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is exceptionally pleased to serve the citizens of the Las Vegas Valley. He has ties to the Las Vegas community spanning over 30 years...
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received her undergraduate degree from the University of Nevada in 1995. She spent a semester in Washington DC...
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Temporary Protective Orders
A Temporary Protective Order (TPO) applies to spouses, former spouses, children, anyone you are dating, and/or any other relative. It does not apply to co-workers or other social relationships. The person who applies for the TPO is called the “Applicant.”
Generally, a temporary protective order is a written order from a judge/hearing master preventing you from doing some or all of the following to the Applicant and/or minor children:
- Threatening or harassing the Applicant or minor children either directly or through a third party; and/or
- Going within a certain distance from the Applicant’s and minor children’s residence, employment, and/or school.
In addition, the hearing master can also make orders awarding:
- Temporary child custody to the Applicant;
- Temporary custody of any animal owned by the Applicant or minor children to them; and
- Any other emergency orders deemed necessary.
Do you have a TPO against you while you have a domestic violence charge pending?
The only requirement an Applicant needs to obtain a TPO is simply to say that he or she has been the victim of domestic violence or threatened with domestic violence. Of course, the Applicant must write the allegations in a sworn statement, but there is absolutely no requirement that the Applicant prove any of his or her allegations.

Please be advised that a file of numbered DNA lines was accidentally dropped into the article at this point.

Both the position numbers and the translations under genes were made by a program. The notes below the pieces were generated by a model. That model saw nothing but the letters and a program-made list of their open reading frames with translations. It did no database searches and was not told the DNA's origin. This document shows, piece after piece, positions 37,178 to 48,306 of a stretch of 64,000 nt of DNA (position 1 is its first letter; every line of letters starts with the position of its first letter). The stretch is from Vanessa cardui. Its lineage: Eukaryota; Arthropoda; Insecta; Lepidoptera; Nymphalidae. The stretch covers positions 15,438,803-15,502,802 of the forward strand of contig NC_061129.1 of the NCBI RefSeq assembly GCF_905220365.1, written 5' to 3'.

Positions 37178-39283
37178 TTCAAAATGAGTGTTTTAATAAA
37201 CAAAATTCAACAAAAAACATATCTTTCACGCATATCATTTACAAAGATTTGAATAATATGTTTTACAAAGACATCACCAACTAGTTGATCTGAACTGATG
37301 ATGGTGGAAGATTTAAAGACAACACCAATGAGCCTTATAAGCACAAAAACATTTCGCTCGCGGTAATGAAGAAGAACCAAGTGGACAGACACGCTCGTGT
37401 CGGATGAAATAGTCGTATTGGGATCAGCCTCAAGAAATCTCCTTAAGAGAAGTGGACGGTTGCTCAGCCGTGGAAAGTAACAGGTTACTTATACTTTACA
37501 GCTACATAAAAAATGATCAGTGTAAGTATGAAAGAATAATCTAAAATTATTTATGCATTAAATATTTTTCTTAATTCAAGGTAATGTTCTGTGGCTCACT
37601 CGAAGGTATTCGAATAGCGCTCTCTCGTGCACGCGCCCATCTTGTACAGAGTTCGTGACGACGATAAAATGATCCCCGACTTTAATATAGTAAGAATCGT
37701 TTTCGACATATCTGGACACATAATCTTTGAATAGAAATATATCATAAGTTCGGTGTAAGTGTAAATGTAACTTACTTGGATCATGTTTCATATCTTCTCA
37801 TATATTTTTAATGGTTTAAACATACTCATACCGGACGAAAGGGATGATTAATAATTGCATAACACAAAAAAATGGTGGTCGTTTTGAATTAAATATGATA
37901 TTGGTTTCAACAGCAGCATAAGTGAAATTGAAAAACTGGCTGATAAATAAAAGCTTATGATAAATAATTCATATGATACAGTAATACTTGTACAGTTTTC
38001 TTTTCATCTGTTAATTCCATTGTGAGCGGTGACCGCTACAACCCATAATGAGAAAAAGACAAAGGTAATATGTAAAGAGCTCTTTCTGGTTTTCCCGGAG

Additionally, the Applicant usually does not meet the hearing master before the TPO is granted—it is usually granted based on the application alone. The Applicant does not need to give the judge photos of injuries, recording, or witness statements. Further, there is no requirement that the hearing master listen to your side of the story before the Order is granted.
The TPO will be used against you in criminal court to prove that you are guilty of domestic violence. Before you allow this to happen, you must consider trying to dissolve (get rid of) the TPO with the help of an experienced attorney.
Dissolving the TPO is important to a criminal defense for several reasons. In addition to the wealth of defenses that can be gathered from the TPO paperwork and hearing, your attorney will be able to argue to the criminal court judge that the TPO hearing master did not find you to be a threat. This is a significant legal victory for your legal defense.
Call us now to discuss whether attempting to dissolve your TPO is the right decision for you.